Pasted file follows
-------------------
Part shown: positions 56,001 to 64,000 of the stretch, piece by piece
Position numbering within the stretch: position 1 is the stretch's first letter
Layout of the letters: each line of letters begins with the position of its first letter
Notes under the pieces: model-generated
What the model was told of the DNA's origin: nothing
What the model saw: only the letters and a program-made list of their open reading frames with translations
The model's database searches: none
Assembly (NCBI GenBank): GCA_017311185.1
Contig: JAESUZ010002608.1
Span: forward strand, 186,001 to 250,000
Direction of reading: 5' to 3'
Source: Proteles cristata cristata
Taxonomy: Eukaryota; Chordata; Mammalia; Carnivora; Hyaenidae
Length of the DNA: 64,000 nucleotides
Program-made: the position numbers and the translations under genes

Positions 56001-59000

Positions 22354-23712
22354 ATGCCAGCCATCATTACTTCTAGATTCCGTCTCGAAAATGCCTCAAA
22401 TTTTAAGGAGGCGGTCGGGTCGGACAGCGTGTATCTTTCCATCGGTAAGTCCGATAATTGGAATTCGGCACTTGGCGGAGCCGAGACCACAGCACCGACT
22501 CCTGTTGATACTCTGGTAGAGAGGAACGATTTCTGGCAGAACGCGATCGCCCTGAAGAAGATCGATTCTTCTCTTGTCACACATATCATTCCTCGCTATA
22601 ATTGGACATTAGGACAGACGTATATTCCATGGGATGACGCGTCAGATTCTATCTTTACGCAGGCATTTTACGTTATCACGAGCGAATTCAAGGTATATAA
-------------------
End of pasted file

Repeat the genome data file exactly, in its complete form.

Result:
Part shown: positions 56,001 to 64,000 of the stretch, piece by piece
Position numbering within the stretch: position 1 is the stretch's first letter
Layout of the letters: each line of letters begins with the position of its first letter
Notes under the pieces: model-generated
What the model was told of the DNA's origin: nothing
What the model saw: only the letters and a program-made list of their open reading frames with translations
The model's database searches: none
Assembly (NCBI GenBank): GCA_017311185.1
Contig: JAESUZ010002608.1
Span: forward strand, 186,001 to 250,000
Direction of reading: 5' to 3'
Source: Proteles cristata cristata
Taxonomy: Eukaryota; Chordata; Mammalia; Carnivora; Hyaenidae
Length of the DNA: 64,000 nucleotides
Program-made: the position numbers and the translations under genes

Positions 56001-59000

Positions 22354-23712
22354 ATGCCAGCCATCATTACTTCTAGATTCCGTCTCGAAAATGCCTCAAA
22401 TTTTAAGGAGGCGGTCGGGTCGGACAGCGTGTATCTTTCCATCGGTAAGTCCGATAATTGGAATTCGGCACTTGGCGGAGCCGAGACCACAGCACCGACT
22501 CCTGTTGATACTCTGGTAGAGAGGAACGATTTCTGGCAGAACGCGATCGCCCTGAAGAAGATCGATTCTTCTCTTGTCACACATATCATTCCTCGCTATA
22601 ATTGGACATTAGGACAGACGTATATTCCATGGGATGACGCGTCAGATTCTATCTTTACGCAGGCATTTTACGTTATCACGAGCGAATTCAAGGTATATAA